Energy customers could save £260 without switching, says Ofgem

December 14, 2016 11:04 am Published by

Energy customers could save £260 without switching, says Ofgem

  • 14 December 2016
  • From the section Business

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Millions of energy customers could save hundreds of pounds a year on their energy bills without even switching supplier, according to the regulator Ofgem.

More than 1.7 million Npower customers could save £261 a year, simply by moving to another Npower tariff.

As many as 6.6 million British Gas customers could save £129 a year, according to Ofgem.

However British Gas says it has changed its prices, so the saving is now £43.

The figures also reveal that SSE has the most customers on expensive standard variable rates.

SSE has 91% of its customers on standard variable tariffs, compared to just 9% at First Utility, according to Ofgem.

The number of people stuck on standard tariffs is controversial, as fixed-rate deals are cheaper.

In the UK as a whole, 66% of households are on standard tariffs.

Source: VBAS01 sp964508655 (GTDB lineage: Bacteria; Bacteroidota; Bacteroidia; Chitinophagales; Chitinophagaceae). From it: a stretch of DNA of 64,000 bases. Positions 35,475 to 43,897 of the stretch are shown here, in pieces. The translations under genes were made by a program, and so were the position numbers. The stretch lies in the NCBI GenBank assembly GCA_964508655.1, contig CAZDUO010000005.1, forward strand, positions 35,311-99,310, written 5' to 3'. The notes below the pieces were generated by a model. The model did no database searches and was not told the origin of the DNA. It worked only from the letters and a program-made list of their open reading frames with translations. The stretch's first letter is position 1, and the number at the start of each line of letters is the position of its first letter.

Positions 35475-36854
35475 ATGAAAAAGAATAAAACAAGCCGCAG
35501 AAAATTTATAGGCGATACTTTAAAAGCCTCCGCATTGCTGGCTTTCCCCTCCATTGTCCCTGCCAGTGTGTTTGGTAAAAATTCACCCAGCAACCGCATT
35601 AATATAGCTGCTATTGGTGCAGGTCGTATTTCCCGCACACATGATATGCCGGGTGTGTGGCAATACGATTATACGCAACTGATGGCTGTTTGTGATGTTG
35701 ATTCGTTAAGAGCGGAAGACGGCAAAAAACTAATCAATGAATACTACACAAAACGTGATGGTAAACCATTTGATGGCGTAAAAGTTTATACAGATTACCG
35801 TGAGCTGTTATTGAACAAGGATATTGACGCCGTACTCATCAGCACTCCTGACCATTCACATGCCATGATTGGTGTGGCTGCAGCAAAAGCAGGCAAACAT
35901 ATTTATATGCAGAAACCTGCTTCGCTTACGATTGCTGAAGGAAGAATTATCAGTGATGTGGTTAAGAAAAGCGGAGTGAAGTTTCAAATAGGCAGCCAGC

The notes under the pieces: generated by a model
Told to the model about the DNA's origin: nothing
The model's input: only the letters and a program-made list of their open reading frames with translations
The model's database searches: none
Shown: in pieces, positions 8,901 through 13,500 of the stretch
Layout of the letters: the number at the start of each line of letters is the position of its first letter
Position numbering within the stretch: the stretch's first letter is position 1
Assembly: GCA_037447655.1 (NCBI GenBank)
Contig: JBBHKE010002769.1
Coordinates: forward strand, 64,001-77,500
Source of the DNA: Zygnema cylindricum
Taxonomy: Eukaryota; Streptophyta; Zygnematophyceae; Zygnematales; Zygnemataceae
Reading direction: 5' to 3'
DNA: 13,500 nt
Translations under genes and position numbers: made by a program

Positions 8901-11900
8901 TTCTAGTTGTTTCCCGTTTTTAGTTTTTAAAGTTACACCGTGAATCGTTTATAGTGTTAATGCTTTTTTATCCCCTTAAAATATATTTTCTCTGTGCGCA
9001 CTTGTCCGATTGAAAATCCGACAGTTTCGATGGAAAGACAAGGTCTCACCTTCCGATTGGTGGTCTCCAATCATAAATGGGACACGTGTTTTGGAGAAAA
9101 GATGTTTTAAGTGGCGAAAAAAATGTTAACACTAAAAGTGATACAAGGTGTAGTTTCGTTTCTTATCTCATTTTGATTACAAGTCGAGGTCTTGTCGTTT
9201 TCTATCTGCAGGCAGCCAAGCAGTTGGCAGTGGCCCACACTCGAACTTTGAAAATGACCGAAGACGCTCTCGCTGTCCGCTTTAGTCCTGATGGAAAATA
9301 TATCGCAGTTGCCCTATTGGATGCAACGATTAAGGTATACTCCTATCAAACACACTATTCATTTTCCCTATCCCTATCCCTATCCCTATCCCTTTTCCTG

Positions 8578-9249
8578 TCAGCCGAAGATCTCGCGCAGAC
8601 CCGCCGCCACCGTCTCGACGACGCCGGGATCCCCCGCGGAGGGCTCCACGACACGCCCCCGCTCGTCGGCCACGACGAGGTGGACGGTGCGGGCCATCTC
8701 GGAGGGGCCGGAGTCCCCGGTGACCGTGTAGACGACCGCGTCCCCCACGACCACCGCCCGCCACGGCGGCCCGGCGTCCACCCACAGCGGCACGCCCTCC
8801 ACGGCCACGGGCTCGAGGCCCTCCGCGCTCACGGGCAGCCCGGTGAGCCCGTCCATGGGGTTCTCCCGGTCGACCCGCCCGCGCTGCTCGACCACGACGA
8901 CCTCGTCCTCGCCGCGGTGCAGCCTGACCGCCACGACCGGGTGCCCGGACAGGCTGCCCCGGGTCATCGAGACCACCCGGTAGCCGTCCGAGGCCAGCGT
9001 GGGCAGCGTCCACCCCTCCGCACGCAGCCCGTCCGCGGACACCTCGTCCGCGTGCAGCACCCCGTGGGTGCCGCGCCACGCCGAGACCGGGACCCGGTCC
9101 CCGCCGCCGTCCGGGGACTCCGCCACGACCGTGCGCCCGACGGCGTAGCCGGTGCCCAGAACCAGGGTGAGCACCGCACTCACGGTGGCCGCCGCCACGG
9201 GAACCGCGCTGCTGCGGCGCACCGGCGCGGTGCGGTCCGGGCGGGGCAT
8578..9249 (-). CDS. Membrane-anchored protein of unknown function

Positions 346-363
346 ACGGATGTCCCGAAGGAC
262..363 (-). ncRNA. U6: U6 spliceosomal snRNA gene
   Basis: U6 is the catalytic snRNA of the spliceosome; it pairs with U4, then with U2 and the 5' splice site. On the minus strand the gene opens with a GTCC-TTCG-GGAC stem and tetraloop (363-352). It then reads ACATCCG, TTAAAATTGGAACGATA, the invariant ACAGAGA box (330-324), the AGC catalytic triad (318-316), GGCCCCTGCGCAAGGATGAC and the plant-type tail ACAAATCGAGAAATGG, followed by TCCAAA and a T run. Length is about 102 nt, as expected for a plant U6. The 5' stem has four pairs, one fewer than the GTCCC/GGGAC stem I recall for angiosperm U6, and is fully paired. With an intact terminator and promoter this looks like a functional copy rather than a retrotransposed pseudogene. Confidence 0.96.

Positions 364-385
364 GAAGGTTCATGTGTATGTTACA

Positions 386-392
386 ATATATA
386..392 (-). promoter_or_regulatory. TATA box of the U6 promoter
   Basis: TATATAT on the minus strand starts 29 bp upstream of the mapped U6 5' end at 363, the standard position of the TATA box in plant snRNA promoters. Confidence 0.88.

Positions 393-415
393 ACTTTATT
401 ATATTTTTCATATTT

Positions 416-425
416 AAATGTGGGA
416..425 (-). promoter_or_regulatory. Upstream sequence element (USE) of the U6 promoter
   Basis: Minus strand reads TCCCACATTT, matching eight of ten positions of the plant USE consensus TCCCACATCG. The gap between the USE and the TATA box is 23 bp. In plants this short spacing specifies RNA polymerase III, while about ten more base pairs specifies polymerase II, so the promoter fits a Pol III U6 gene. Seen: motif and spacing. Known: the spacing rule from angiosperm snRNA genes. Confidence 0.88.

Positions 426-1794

Standard Variable Tariffs (SVTs)
Supplier % of customers on SVTs Difference between SVT and cheapest deal
British Gas 74% £129 (now £43)
Co-operative Energy 42% £245
EDF 56% £136
E.On 73% £41
Extra Energy 14% £154
First Utility 9% £157
Npower 59% £261
Ovo 35% £67
Scottish Power 50% £129
SSE 91% £98
Utility Warehouse* 94% £150
*tariffs are SVT for pre-payment meters
source: Ofgem

‘Increased choice’

Last month, the business and energy secretary, Greg Clark, met energy suppliers, amid claims that some of them were making large profits from customers who are on standard variable tariffs.

The industry denied profiteering.

As a result, the government ordered Ofgem to publish the comparison table, to make energy tariffs more transparent.

“Millions of people across Britain continue to pay too much for their energy,” said Mr Clark.

“The measures announced today are a positive step to help more people benefit from increased choice and competition.”

Citizens Advice said the new table would help customers, but that energy firms could still do more to help.

“We’d like to see energy companies do more off their own back to help customers who are on a low income, like moving them to a cheaper deal,” said Gillian Guy, the chief executive of Citizens Advice.

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This post was written by FSB News